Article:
By Suzanne LaKamp, OD, FAAO
Nov. 28, 2018
There’s an OD’s formal education in optometry school and in continuing education, and then there’s the informal learning that takes place. The lessons more experienced optometrists can pass along are among the most valuable you will come across.
I work in a shared OD-MD refractive surgery practice with doctors who have decades more experience than I have. Here are a few powerful lessons the more seasoned ODs in my life have provided to me.
Good Refraction & Quality Corrective Eyewear = Loyal Patients
A doctor I worked with on a medical mission trip emphasized to me the importance of a good refraction and quality corrective eyewear for patient loyalty. Eye health and ocular disease can be more exciting and profitable, but we are still the vision experts first and foremost to the patient.
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There could be serious findings, such as a new retinal detachment, which is diagnosed and treated, or referred out for treatment, but if the refraction and corrective eyewear isn’t right, the patient may still be lost. In the example the doctor shared with me, he diagnosed a retinal detachment, and sent the patient to a retinal specialist for treatment, but then made the mistake of not spending enough time in a subsequent visit on corrective spectacle options. The patient was displeased with his vision in his new, expensive eyewear. It did not matter that the doctor saved his sight from a vision-threatening condition. The patient felt that the doctor failed him by not meeting his vision correction and eyewear needs–a huge quality of life service that ODs are expected to provide. That patient never returned to the practice.
Takeaway: Remakes can be costly and time-consuming for a practice, but it’s worth making sure each patient is happy with their new prescription and glasses. The remake will cost less than a lost patient and bad word-of-mouth or unflattering online reviews.
The most common reason patients see their eye doctor is to attain the best possible vision, whether it is from corrective eyewear or refractive surgery. It is important to meet that patient expectation, and to deliver excellent vision.
Our office does Rx checks and remakes when warranted. We do not have an in-office optical, but we recommend local optical shops that are patient-oriented and focus on quality, which reduces remakes. We also perform careful refractions and use advanced diagnostic technology. Our clinic has pentacams, Scheimpflug imaging, the HD Analyzer, WaveScan, and VARIO topolyzer to help determine patient prescriptions.
Avoid Making Assumptions About Patients
One of the doctors I closely work with has taught me the importance of not assuming too much about a patient before going into the exam room. As clinicians, we often try to formulate an early working diagnosis and plan before seeing the patient. It is important to go beyond the seemingly simple reason for the office visit and pre-testing results.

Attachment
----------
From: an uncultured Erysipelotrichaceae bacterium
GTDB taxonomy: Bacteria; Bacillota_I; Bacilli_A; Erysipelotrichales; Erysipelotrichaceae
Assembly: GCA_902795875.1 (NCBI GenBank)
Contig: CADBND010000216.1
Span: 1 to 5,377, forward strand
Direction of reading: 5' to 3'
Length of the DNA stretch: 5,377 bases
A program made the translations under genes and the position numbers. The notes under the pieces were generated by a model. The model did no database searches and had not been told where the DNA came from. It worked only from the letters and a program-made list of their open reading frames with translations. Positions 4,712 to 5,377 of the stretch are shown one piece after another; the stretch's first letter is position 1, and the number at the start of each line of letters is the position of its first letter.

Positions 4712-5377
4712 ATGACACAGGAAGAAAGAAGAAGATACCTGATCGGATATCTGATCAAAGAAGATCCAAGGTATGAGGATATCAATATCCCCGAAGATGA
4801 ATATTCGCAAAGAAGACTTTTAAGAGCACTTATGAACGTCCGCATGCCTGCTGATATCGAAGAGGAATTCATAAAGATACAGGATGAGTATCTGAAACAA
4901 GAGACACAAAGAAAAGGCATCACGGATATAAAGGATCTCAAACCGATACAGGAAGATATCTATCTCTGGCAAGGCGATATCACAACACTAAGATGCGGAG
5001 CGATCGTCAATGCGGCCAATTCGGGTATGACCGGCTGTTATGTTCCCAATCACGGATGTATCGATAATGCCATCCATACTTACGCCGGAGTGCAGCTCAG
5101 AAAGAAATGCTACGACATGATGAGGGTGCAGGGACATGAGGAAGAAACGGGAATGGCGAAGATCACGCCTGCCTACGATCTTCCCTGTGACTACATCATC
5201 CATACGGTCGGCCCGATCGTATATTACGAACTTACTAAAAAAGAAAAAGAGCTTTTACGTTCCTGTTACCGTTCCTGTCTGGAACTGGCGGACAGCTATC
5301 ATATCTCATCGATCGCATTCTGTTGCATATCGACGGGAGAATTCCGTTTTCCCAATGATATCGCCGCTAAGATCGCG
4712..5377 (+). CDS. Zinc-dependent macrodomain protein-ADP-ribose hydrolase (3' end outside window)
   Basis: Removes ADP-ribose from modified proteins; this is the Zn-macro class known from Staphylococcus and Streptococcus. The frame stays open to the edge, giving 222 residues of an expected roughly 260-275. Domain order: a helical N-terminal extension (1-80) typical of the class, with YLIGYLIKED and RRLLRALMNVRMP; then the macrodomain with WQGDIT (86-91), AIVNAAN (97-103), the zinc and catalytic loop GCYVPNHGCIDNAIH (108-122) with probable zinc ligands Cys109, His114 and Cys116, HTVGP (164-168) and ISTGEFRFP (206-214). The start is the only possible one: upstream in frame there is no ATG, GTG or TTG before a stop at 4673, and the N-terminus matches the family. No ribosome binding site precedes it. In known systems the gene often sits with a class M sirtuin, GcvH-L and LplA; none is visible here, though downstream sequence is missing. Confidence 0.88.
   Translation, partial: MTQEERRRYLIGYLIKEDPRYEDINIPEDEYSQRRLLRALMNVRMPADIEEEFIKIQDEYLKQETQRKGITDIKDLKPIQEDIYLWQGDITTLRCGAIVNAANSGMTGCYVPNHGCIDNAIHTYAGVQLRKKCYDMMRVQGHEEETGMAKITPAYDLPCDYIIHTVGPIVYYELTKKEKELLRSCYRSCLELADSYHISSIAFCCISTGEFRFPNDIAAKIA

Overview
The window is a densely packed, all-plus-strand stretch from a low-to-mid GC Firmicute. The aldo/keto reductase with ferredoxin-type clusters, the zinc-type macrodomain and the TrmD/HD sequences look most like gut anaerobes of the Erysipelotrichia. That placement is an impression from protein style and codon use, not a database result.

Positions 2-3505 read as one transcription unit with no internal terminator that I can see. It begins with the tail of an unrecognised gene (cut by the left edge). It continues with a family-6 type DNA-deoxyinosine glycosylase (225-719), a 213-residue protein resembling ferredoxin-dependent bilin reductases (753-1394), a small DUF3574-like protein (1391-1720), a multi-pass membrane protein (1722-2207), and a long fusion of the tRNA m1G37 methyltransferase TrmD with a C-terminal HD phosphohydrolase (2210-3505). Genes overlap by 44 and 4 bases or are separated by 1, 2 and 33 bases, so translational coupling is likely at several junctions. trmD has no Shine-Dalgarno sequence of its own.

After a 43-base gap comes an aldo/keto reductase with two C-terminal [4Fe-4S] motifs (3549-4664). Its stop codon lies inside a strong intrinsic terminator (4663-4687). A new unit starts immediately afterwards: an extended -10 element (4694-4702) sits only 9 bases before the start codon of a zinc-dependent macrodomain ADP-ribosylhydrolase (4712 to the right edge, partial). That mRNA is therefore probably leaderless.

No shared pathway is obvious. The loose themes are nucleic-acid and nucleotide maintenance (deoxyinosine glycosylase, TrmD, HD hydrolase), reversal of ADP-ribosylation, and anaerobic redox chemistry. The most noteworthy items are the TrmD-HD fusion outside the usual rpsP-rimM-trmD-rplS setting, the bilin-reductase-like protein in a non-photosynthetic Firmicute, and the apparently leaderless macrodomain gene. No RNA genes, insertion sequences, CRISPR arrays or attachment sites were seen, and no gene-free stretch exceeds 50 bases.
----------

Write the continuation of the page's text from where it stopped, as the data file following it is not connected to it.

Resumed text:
Avoiding bias early in the exam improves patient care. Sometimes the course of the entire exam can change after simple clarification, or a new finding. For example, a chief complaint may say the patient is unhappy with their distance vision. Sometimes errors can occur during data entry and with intake forms, and in reality, the patient may love their distance vision, but struggle with near vision.
Takeaway: To make sure I have accurate information for the patient’s visit, I always repeat the reason for the visit back to the patient, and review relevant history. I may also ask the patient repeat questions. Correct information is essential to good care and happy patients.
Correct diagnoses and treatments keep the patient returning. Errors lead to patient loss, poor reviews, and sometimes worse. Case reports and presentations we share with colleagues at continuing education, or informally with one another, enhance clinical knowledge. I continue to talk about shared patient cases with the doctors in my clinic. I also like to attend large conferences, such as Vision Expo, annually, so I am up to date about all the eye health and vision challenges my patients come to our office with.
Take Positive Approach When Presenting Exam Findings
One of the most important lessons I learned from shadowing and working with an experienced doctor was to present exam findings positively. Patients are sensitive about how well they see, and their visual outcomes.
Takeaway: Patients need encouragement, especially if dealing with a complication or unexpected news. Calmly discuss your findings, empathize with the patient and present a plan help a potentially distraught patient. Creating a course of action with the patient empowers them and sometimes improves compliance and treatment outcomes.
For example, while uncommon, a patient may not respond well to treatment with PRK or LASIK. The refractive target may be missed, and the patient may not see as clearly as expected. Talking with the patient, actively listening to their concerns, and discussing the next steps, can turn a negative situation around. Patients aren’t thrilled with an unexpected outcome, or to hear that they may need enhancement surgery to improve vision. Extending the offer to have the patient e-mail, or call the doctor, directly improves the patient care experience. Patients will refer friends and family when they feel cared for, even if vision results are not as expected at times.
Studying patient outcomes improves the experience for future patients. Learning what works, and what doesn’t, drives progress. In refractive surgery clinics, SurgiVision is a tool that tracks patient outcomes on a per-doctor basis. We have doctors in our clinic who analyze the data and try to improve visual outcomes. We also have advanced imaging technology in our clinic, such as the WaveLight Topolyzer VARIO, which also helps makes better outcomes more likely.